'Sprite' is a word traditionally used in computer game programming for the little character images that move around. Normally, computer game sprites are based on bitmaps, and we do indeed have a cSpriteIcon child of the cSprite class that uses bitmap images.
We also have some geometrical sprite objects. The cSprite child classes, cPolygon and cSpriteCircle, draw polygons and disks, respectively. Geometrical objects have the virtue of being scale-independent, crisp-looking, and lightweight in terms of memory use. Another good thing about them is that they can be easily rotated. Bitmaps can be rotated in OpenGL graphics, but not in Windows graphics.
Exercise 9.11 discusses how to create sprites of a variety of standard 3D shapes: sphere, cone, torus, tetrahedron, cube, octahedron, dodecahedron, icosahedron, and teapot.
The cSpriteComposite class uses the Composite software pattern to provide for sprites which are made up of component sprites. The cSpriteBubble is a composite holding a cSpriteCircle and a decorative cPolygon highlight. cPolyPolygon is a special kind of composite drawn as a polygon with polygons (or polypolygons) at its vertices.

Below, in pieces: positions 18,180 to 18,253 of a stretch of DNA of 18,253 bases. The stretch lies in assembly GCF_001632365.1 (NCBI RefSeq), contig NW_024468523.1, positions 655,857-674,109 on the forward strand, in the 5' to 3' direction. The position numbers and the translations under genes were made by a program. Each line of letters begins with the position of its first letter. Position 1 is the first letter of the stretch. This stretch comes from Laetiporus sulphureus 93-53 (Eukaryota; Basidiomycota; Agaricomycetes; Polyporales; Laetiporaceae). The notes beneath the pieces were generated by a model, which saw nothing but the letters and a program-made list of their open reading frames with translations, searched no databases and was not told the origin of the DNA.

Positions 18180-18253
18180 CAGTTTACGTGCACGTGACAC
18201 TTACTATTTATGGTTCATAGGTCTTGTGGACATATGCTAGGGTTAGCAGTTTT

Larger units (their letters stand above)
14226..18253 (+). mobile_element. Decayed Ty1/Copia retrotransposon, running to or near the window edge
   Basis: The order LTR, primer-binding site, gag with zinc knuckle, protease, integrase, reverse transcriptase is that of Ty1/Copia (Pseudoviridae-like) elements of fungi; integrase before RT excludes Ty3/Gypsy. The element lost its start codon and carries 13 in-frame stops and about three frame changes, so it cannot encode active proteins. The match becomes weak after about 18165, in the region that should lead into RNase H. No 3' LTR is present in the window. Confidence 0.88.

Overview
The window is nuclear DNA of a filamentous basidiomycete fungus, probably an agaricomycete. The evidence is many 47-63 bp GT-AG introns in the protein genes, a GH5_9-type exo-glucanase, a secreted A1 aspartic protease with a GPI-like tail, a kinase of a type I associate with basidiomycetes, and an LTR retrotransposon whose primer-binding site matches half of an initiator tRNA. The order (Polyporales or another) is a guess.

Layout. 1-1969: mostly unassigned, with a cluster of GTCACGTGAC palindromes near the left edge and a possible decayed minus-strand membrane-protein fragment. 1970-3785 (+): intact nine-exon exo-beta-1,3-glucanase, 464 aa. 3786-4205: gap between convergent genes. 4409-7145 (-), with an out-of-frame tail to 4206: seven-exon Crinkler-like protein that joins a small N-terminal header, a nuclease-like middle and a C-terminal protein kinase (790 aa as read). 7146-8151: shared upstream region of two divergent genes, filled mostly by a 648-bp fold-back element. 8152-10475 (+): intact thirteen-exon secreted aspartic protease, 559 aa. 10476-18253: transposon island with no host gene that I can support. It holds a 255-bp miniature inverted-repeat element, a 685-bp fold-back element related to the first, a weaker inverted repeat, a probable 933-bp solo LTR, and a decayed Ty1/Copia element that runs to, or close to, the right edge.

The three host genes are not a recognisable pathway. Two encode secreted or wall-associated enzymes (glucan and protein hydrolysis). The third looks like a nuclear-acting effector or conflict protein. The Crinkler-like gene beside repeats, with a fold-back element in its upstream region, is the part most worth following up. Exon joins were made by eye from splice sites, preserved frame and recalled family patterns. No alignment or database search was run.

The cSpriteShowOneChild of cSpriteComposite shows only one of the components rather than all of them. How might we choose which component to show? We might either look at the direction the sprite is currently moving in, getting the cSpriteDirectional, or we might track the passage of time and continually flip through an animation loop of sprites like the cSpriteLoop does.
Figure 9.1 is a UML class diagram of the cSprite classes used in the Pop Framework.
Students are usually most interested in the bitmap-based sprite cSpriteIcon ; this is initialized from a *.bmp file that you add to your project resource. These work very well in Windows graphics, but in our three-dimensional OpenGL graphics, they run a bit slow. We presently implement the OpenGL bitmap sprites as texture maps that are applied to rectangles. In both the Windows and OpenGL graphics, we have the option of giving transparent backgrounds to our cSpriteIcon objects.
One can chain these constructions and have, for instance, a cSpriteDirectional that is an array of cSpriteLoop objects, so that one sees a different animation depending on the direction of the critter's motion. This is useful, for instance, for showing a running human form.